A further round of rulemaking, CRII+, introduced even more flexibility: member states are now able to reallocate existing and future resources between programmes, regions and even between priorities. The European Commission also abolished the obligation of national co-funding, formerly a key condition for the use of structural resources. Moreover, even though ESIF are aimed at the least developed regions of the EU, member states can now move resources for the fiscal year 2020–21 to richer regions that have been hit hardest by the crisis. Member states thus now have more liquidity and greater discretion to allocate funds meant for EU welfare and cohesion as they see fit.
Member states thus now have more liquidity and greater discretion to allocate funds meant for EU welfare and cohesion as they see fit.
THE INDIAN CASE: REPURPOSING OF SPECIAL PURPOSE FUNDS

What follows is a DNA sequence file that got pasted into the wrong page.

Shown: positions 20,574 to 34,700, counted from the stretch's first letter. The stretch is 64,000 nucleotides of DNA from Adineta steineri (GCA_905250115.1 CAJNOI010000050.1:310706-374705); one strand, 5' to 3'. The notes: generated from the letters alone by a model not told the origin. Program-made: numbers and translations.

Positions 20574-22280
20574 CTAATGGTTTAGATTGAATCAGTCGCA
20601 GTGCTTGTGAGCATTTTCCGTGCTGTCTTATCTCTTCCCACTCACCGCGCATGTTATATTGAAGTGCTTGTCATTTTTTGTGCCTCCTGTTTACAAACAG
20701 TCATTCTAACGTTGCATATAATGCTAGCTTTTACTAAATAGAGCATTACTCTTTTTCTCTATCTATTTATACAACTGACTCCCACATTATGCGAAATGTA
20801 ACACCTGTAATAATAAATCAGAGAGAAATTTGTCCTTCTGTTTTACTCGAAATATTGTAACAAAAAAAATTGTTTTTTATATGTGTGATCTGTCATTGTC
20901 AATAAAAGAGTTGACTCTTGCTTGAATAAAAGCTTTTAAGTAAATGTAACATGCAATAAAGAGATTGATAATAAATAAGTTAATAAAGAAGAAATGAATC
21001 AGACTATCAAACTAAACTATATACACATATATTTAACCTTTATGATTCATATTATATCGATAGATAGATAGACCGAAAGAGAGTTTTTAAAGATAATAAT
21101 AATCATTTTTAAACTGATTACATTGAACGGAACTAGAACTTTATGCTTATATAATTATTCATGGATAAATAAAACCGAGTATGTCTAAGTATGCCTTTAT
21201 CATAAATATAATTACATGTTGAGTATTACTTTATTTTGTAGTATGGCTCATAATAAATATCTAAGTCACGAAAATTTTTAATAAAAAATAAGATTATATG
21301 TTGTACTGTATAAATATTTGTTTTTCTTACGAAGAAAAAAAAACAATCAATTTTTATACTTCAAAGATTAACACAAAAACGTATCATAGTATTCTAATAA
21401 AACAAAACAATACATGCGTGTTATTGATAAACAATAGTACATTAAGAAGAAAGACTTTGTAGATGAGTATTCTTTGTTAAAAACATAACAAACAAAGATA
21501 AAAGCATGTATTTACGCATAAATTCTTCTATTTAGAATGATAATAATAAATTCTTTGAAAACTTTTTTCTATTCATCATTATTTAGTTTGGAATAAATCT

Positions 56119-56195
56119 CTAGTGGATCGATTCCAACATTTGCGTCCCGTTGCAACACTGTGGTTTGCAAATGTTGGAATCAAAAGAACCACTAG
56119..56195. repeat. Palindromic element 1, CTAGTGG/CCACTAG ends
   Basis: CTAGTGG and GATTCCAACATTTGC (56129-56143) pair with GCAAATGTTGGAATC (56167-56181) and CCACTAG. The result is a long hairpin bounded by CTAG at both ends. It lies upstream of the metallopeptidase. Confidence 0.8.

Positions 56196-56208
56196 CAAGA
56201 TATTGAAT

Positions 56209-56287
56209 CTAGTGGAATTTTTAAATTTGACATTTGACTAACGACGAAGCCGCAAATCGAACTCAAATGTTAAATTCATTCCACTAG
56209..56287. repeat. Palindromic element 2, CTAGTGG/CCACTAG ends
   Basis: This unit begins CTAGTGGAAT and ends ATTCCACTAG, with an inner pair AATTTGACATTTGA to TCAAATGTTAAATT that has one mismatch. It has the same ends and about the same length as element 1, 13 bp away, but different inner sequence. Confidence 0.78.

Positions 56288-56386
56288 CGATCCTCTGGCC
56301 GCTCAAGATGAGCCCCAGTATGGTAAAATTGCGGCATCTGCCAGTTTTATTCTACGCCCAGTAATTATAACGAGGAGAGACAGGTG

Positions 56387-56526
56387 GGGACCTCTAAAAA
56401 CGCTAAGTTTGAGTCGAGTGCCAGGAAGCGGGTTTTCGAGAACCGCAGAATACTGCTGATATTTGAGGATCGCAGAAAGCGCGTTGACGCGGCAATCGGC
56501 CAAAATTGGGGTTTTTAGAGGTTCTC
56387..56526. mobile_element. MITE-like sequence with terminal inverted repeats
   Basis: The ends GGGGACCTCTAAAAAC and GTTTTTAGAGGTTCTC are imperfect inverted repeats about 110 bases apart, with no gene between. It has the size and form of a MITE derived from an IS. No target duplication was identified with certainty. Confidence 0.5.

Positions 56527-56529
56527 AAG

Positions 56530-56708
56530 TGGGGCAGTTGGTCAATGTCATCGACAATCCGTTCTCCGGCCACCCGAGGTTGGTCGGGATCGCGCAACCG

In India, Covid-19 is exerting a disproportionate impact on the poor and on migrant workers. Four hundred and fifty million labourers in the informal sector, constituting almost 90% of the workforce, have neither security of employment nor social protection. Entire families lost their livelihoods during the lockdown. On 26 March, 2020, the Indian government was compelled under public pressure to deploy USD 22.6 billion (INR 1.7 trillion) as emergency financial support for some of these poor and marginalised populations. At least one-third of this amount – USD 6.8 billion (INR 520 billion) – came from particular unspent welfare funds ringfenced for the benefit of construction workers. This money had been accumulating through a specific tax on construction projects passed into law in 1996. This was enacted following the post-1970s boom in the Indian construction sector, and the concomitant rise in construction workers who remain outside the purview of weak de jure and even poorer de facto labour protection. The Indian Supreme Court and Auditor General have consistently reprimanded the government for failing to spend the money collected for this purpose and for its limited political will to do so. Indian regional governments have now been directed to use these monies – often used to provide long-term pensions and healthcare – for immediate and direct cash transfers to all registered construction workers, changing the time horizon of the fund.